Yvette A. Schnoeker-Shorb – Three Poems


Giving Thanks Before Dinner In The Present Progressive

For Pat


Thank you, Lord, for this food
we are about to receive
my cousin offers as we hold hands
and bow our heads; I try to hide
my chewing, swallow my first bite
quickly, hoping no one notices 
I forgot to first give thanks, am not
in the habit of doing so at all.

My cousin overlooks the obvious,
catches my eye, judges me neither
as glutton nor ingrate; instead,
having practiced patience, she
gives me an understanding glance,
smiles, and begins again,
Thank you, Lord, for this food
some of us are presently receiving . . .

Boot Camp For The Blocked

They call it a retreat,
but it’s really boot camp
for poets who have been
in the trenches too long;
gone is our discipline,
desire to create, fate
in a world that wages
war against time—tick tock,
tick tock, the muse
does not adore the clock,
so we tap tap tap out
our lives in endless
residency, imprisoned
by amenities and critique,
pretending someone cares,
sharing secrets quietly
until they explode
through the souls
of some future others
who serendipitously
trespass on our frontlines.

While Her Husband Is Inside Getting Some Lemonade

“How do you deal with
your depression?” I ask.
We swap mood talk
like desserts. Old friends
catching up, it’s the first
item on the menu;
I bring up the starred
discussion topic.
“Feeling down are you?”
she replies with a question,
then simply states,
“Appreciation,” telling me
how she was just sitting
on her front porch
waiting for me to get there,
anticipating our spending
time together, knowing
that one day soon enough
she could be waiting
alone, expecting
a visit from no one.


Author’s Statement on Beauty

Beauty is born of mystery, the awe of the unknown—creative process, for instance, the newly born poem or life. The need for beauty, however, is both a spiritual and, yet, an evolutionarily adaptive propensity. We can attempt to define or identify beauty in art or nature, in the metaphorical or the magical, but I believe the aesthetic response that allows us to comprehend, absorb, or be overwhelmed by what we feel is beautiful dwells in our very neurological structures.  Our need to encounter aesthetically-pleasing experiences is perhaps critical to our survival.  We love, for example, vast green and colorful spaces because they represent the potential for nourishment.  We are attracted to water, whether to deep blue lakes in the natural world or to indoor waterfalls in architectural design, because water is crucial to our existence.  Paintings, parks, or poems—the human capacity to appreciate beauty seems, then, both biological and mystical. Our aesthetic sense—our desire for beauty—is unique in that it is a spiritual sense that is curled deeply within the core of our cells.  We need beauty not only to survive but to thrive.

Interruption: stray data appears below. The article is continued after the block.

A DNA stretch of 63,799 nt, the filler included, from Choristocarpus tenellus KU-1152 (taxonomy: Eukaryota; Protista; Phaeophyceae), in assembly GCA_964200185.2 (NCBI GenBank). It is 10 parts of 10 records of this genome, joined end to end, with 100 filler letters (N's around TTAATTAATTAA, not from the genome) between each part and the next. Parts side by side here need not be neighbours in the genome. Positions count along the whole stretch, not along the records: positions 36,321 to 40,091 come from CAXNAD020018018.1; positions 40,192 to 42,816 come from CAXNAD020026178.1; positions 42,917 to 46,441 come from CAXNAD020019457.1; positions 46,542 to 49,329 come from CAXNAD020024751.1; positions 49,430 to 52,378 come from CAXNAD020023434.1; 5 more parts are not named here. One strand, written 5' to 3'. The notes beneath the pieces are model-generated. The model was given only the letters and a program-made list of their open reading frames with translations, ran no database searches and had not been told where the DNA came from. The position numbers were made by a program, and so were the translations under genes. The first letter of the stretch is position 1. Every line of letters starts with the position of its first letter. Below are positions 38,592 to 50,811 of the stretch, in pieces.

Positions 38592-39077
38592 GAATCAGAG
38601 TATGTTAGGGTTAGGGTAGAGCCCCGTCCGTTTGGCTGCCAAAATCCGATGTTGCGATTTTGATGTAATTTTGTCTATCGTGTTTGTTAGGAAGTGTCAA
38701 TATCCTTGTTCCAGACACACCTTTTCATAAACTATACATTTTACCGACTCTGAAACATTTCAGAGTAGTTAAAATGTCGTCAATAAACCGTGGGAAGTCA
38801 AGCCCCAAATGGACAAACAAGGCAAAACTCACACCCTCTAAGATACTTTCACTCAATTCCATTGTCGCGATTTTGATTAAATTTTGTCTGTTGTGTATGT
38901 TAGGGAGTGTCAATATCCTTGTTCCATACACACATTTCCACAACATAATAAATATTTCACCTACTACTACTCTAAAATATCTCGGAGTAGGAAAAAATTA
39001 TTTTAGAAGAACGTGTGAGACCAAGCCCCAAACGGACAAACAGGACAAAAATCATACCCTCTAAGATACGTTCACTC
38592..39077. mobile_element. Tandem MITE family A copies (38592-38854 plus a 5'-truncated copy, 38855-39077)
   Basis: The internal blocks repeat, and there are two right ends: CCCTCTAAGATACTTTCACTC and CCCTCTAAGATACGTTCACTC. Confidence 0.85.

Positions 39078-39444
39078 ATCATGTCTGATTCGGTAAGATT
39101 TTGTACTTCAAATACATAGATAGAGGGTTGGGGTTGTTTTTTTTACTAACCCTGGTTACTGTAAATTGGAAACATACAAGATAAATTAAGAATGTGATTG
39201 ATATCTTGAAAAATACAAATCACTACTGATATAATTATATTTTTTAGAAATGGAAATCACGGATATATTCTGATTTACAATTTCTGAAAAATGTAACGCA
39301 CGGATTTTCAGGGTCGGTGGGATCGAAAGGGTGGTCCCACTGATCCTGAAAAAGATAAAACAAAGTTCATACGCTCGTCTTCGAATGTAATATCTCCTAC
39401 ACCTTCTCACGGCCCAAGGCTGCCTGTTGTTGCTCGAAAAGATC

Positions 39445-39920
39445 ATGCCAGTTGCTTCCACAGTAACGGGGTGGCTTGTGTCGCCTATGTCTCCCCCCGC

Yvette A. Schnoeker-Shorb’s poetry has appeared in many publications, including Depth Insights Journal, Terrain.org: A Journal of the Built and Natural Environments, the anthology Talking Back and Looking Forward: An Educational Revolution in Poetry and Prose (Rowman & Littlefield Publishing Group), and others, with work forthcoming in Weber—The Contemporary West, The American Journal of Nursing, and others. She has been an educator, a researcher, and an editor, and is co-founder of Native West Press, a 501(c)(3) nonprofit natural history press. More at: nativewestpress.com.